Appel projects as a strong No. 2. Not a Strasburg or a Verlander, but darn near as good.

        • cedlandrum

          The problem that we have is that we think the only ones with huge upside are number 1’s. I would think Garza was a huge upside guy and he is only a number 2. Really just a matter of perception. Really good number 2’s are way undervalued at this point.

        • Marc N.

          Sickels was just talking the other day about how calling someone a #2 starter gets treated like an insult to overzealous, fairly new prospect fans. A #2 starter out of the top 2 spots in the draft *before* they capped spending would have been phenomenal and an outright steal. Now with a cap on how much even top tier talents can make…

          Anyway yeah, if you’re going to delve into prospect world you need to realize how quality being only a “#2″ starter is and how rare a true #1 is.

          Appel projects as a guy with 60’s and 65’s across the board with plus to plus plus mechanics, control, command, pitchability, athleticism, size, and intangibles on the mound in a very reasonable window of time (2-4 years). That’s huge, and if things go extremely well he might even hit a 70 or two. That’s plenty of upside, especially given that it seems he won’t need much time in the minors.

          • Will

            The #1 versus #2 arguement comes down to the different perception people have. Let’s face it, every team has a #1 SP. That’s the guy that you throw out there opening day. The #2 goes next, and so on. Rather than using #1 and #2, just use Ace & top of rotation (TOR). It is true that there are only a dozen or so true Aces out there, but you have issues like Philly were you have 2-3 legitimate Aces.

            My designations would be:
            Ace – #1 {Kershaw, Price, Hamels, Lee, Sabathia, Hernandez, Verlander, Strasburg, Weaver}.
            TOR (Top of Rotation) – legit #2 {Sale, Scherzer, Dickey, Darvish, Shields, Gonzalez, Gallardo, Greinke, Cain, Peavy, Cueto, Latos, Wainright, Bumgarner, Halladay, Zimmerman, Johnson}.
            MOR (Middle of Rotation) – Lower end #2-High end #4 {Too many to list, but mainly innings eaters and high K/9 but low IP guys}.
            BOR (Back of Rotation) – #4 & #5 SP’s {Rotation filler & flyers}.

            • Marc N.

              I like your designations.

  • BABIP (MichCubFan)

    I like their way of going about the number 2 pick…or at least the way they are talking about it. You are drafting one of the most talented players in the draft at this time, but when you look back at drafts you see the high picks who are stars, busts, and in betweens. They want to pick one of the stars…or at least as close to a star as possible.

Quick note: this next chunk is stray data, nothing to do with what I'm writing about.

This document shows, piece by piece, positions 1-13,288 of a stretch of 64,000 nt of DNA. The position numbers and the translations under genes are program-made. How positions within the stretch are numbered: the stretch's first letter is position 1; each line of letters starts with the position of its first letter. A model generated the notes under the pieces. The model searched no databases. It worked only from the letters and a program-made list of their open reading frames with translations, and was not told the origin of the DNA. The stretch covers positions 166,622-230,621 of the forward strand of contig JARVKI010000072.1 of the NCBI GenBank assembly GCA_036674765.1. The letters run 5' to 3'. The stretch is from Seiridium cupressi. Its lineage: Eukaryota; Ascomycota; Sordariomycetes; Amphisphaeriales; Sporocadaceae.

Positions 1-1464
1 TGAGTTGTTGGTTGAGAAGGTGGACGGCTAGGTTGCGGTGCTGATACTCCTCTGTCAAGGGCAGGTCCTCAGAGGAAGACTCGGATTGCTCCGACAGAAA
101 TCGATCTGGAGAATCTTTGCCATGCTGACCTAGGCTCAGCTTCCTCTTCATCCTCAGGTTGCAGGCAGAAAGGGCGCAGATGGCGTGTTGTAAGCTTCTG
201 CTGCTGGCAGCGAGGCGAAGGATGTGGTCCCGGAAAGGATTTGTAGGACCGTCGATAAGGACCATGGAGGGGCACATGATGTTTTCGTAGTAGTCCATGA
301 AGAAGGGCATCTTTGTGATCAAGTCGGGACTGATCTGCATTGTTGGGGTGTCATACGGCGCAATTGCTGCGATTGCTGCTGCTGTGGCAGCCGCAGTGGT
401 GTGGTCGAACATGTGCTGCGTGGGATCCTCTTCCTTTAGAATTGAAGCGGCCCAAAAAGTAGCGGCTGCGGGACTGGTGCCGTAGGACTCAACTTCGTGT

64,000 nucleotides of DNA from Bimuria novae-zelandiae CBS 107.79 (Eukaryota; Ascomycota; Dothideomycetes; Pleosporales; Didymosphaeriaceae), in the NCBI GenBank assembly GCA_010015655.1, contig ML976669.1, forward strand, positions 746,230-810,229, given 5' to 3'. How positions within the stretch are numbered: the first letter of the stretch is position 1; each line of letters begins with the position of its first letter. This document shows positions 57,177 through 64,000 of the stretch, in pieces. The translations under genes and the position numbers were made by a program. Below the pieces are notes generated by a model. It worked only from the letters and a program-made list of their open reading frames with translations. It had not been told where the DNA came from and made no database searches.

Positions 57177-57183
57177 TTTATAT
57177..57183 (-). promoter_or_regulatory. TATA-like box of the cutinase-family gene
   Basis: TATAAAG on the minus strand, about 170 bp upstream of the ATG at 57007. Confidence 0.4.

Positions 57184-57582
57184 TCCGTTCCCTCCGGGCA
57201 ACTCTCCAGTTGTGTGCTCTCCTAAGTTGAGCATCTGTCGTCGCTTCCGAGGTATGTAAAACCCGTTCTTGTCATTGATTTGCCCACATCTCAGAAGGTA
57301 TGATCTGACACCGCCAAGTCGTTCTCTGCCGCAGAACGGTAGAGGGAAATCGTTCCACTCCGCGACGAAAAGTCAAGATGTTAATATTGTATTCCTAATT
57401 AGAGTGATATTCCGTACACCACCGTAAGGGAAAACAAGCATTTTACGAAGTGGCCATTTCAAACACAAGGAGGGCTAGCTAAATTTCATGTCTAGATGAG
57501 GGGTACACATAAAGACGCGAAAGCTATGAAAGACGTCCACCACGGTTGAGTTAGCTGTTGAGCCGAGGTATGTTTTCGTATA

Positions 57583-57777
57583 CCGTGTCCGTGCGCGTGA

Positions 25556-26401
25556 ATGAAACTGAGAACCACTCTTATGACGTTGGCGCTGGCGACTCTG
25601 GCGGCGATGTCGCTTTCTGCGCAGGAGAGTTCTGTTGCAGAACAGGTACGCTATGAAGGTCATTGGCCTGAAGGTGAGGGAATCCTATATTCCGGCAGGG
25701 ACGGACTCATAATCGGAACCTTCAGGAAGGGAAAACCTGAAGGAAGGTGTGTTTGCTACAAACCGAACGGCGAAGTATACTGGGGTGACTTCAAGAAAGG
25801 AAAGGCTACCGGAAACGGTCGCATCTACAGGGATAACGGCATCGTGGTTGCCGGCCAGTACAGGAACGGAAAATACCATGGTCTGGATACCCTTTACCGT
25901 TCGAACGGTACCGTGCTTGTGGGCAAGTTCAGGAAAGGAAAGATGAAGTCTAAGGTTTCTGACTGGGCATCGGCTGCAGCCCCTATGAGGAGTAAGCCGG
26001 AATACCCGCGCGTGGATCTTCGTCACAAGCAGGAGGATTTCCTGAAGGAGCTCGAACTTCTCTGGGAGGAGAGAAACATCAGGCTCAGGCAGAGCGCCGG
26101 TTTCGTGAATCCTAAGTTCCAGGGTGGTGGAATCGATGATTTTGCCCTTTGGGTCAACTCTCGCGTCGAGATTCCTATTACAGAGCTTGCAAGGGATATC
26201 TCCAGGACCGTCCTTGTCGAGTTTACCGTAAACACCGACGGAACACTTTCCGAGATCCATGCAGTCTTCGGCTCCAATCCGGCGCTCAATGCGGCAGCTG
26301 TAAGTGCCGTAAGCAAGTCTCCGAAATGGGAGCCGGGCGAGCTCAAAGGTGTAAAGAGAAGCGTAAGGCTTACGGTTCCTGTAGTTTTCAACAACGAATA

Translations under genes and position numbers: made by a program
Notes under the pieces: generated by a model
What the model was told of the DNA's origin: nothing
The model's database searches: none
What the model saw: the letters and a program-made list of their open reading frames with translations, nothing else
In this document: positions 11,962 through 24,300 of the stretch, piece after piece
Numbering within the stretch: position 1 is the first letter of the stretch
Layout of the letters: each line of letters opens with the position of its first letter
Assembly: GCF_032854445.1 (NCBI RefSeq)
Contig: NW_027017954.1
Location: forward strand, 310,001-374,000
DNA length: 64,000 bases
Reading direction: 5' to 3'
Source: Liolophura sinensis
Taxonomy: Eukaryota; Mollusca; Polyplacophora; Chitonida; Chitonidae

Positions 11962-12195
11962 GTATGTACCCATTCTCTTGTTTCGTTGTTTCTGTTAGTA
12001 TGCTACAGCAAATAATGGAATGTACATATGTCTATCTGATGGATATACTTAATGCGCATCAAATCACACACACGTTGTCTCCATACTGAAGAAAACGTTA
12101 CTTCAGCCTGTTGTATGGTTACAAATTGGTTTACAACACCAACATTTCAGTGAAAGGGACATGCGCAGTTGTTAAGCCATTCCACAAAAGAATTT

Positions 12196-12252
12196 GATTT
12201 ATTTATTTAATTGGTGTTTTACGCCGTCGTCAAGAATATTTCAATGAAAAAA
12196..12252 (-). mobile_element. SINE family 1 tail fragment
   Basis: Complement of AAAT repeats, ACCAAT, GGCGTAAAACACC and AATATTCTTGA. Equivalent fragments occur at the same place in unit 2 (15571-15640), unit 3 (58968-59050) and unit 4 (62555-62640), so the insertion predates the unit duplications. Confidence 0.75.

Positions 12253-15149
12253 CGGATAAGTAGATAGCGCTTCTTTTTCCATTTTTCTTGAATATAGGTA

• Edwin

      Yes. I also like the fact that the Cubs want to draft a player who turns out to be good.

  • Noah

    I have a feeling if there is another option that the Astros think they might be able to get for less than Appel that they can also legitimately say could deserve to be 1-1, Appel will fall to the Cubs at 2. The Cubs should be able to work something out with Appel. Just remember, the Cubs had to go over slot with Almora and still were able to sign Johnson, Blackburn and Underwood.

    The thing I love about Appel is that he is someone who you could envision in a Cubs’ rotation and pitching well in the back half of 2014.

    • http://Noclue Marc N.

      Yeah Cubs were one of two teams that over slotted in the first last year. I feel no need to protect Mr. Ricketts’ money for him and just want the best player – which easily appears to be Appel.

      • hansman1982

        I don’t think anyone (who is sane, at least) is suggesting to select lesser talent in the draft to save money.

        However, if the Cubs find guys who are equal, but one will sign for less money, then taking that one should be taken. (Note: This would be an exceedingly rare scenario)

        • Marc N.

          Exceedingly rare is one way to put it. I would fire my agent if I was cheaper guy unless he’s made some kind of deal with the devil where I make it all the way to my first FA trip fully healthy and developed.

          • Marc N.

            That was written like crap…hopefully it still translates.

            • hansman1982

              I get it, and, ya, exceedingly rare. In this scenario, the team would have to see something they like more than what the player/agent/other scouts may see/think.

              Think Hayden Simpson but not quite as “from out of left field”.

              • Marc N.

                Carlos Correa

                • http://thenewenthusiast.com dw8

                  The word on Correa was that if he had not been picked at 1 he would have dropped, giving the Astros, who claimed to have him at or near 1 on their list, the opportunity to sign him for cheaper than slot.

                  Correa was near the top of some other lists from the industry, as was a late riser, IIRC.